class A constructor: -> method: ->
In the above example, method is not bound to the class and neither is constructor.
class B constructor: -> method: =>
In this case, method is bound to the class. It behaves as you expect a normal object method to behave and has access to all of class B's fields. But the constructor is not bound? That seems strange. So i tried the following.
class C constructor: => method: =>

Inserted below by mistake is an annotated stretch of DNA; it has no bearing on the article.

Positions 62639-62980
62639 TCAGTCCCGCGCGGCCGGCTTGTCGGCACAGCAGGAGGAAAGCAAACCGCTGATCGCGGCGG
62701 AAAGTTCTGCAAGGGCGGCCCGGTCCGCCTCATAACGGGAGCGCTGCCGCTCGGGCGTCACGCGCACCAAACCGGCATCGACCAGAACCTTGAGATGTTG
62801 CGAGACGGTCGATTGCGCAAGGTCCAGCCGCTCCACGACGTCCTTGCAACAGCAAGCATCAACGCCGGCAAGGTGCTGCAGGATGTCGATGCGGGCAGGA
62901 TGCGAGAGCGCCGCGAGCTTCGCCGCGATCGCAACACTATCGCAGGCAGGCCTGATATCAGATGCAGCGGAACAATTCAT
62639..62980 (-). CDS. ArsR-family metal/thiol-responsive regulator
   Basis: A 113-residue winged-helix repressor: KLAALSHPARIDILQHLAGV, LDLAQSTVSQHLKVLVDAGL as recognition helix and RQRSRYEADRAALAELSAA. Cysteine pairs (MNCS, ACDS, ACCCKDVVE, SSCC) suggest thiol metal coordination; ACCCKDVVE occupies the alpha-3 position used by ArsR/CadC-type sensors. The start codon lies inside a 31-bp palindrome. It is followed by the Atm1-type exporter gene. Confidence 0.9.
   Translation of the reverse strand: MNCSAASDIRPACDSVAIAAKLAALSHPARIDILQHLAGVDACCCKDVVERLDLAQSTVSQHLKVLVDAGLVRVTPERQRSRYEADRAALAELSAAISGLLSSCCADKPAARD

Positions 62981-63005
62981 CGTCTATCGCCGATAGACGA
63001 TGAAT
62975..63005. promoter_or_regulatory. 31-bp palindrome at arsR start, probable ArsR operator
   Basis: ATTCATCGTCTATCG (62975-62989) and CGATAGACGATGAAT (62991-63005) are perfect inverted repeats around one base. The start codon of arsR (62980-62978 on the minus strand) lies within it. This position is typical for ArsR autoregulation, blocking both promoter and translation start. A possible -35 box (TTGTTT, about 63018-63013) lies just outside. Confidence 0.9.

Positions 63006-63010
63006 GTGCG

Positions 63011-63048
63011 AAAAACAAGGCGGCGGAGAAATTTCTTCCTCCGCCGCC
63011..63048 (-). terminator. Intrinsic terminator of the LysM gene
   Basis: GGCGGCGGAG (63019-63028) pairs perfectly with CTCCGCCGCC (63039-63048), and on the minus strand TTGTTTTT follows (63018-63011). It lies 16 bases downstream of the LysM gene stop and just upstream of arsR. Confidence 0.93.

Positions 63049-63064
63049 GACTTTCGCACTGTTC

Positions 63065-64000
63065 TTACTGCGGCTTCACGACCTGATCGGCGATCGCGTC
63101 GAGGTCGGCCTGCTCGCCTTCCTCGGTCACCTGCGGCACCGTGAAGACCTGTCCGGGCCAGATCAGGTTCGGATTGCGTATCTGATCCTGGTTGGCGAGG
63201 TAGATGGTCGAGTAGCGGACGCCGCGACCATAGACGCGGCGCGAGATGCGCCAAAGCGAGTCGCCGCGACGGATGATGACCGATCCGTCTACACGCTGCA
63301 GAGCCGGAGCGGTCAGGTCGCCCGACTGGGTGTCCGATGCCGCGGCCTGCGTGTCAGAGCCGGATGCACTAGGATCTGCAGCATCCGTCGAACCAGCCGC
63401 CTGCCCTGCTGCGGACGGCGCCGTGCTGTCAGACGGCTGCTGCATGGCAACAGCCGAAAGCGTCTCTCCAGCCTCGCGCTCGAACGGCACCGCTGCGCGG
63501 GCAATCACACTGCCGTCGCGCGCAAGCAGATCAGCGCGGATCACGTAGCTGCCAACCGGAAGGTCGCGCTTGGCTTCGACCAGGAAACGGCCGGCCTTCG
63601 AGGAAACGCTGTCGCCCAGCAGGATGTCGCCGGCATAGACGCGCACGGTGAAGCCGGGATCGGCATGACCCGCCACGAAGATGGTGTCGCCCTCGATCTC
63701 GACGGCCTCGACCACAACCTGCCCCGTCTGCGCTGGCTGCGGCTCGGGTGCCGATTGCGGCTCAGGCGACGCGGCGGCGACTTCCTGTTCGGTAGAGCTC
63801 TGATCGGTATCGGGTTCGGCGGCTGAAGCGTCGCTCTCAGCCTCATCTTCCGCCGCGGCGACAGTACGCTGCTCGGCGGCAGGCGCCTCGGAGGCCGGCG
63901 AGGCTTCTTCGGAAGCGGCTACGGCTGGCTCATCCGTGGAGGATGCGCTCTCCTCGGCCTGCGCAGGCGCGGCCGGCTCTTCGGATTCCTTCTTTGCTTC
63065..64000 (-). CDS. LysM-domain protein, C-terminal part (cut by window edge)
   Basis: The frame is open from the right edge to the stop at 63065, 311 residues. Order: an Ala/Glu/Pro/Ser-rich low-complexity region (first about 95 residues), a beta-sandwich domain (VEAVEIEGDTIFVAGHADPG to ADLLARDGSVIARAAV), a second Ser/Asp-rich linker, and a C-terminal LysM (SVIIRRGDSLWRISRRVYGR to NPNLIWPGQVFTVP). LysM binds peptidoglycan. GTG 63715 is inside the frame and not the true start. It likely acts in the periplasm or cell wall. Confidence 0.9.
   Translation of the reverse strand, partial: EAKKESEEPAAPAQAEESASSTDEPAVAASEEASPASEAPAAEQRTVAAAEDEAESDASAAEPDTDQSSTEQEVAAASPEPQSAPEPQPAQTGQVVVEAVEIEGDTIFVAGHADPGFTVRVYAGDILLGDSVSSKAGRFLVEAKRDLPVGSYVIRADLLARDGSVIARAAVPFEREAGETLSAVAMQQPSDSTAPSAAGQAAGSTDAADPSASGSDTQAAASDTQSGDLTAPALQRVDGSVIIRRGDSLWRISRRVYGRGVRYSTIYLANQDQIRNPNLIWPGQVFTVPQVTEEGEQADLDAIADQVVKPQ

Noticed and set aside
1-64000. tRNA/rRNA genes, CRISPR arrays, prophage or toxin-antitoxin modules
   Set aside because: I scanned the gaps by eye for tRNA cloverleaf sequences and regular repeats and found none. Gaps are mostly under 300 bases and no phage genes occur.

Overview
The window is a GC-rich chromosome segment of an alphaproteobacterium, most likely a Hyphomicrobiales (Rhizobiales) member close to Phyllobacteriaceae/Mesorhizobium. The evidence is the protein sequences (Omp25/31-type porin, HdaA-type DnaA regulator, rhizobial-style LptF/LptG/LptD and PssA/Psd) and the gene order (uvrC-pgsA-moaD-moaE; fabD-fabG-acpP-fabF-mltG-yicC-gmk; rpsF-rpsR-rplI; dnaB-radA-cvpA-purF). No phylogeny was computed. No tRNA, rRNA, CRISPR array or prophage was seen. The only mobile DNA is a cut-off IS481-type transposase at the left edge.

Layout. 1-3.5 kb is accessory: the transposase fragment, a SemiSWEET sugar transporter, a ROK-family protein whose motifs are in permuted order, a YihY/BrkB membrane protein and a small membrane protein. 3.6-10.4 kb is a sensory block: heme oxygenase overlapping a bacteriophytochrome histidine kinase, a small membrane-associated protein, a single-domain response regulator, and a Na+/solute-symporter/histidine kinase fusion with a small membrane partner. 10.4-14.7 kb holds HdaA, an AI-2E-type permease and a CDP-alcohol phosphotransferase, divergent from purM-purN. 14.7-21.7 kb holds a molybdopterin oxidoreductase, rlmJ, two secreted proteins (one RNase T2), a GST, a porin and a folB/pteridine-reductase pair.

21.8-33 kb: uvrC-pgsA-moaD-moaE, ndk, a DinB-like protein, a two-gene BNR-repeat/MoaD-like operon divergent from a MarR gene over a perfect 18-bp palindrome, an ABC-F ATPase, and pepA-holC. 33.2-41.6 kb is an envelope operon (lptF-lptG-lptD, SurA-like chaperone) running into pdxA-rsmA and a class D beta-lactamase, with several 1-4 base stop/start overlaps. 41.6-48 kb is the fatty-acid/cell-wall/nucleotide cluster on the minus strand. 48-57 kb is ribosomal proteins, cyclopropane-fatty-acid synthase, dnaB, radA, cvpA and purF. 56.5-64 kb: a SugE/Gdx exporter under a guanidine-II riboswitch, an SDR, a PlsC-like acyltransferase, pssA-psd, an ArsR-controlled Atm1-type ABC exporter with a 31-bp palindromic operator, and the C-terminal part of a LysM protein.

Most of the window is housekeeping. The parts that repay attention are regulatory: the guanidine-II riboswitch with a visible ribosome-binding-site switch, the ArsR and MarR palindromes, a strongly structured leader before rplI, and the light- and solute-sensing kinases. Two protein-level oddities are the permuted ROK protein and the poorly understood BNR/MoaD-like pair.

This doesn't compile. I would expect the syntax to be the same on all methods that are bound to a class.
I would like to regard the -> operator as a
static operator and the => operator as a
dynamic operator. But it doesn't seem like you can. If you could, a method with the -> operator could not be called with super. But, in actuality, you can. Why does this make sense for the syntax of an object oriented language? This seems to not agree with most object oriented languages inheritance rules.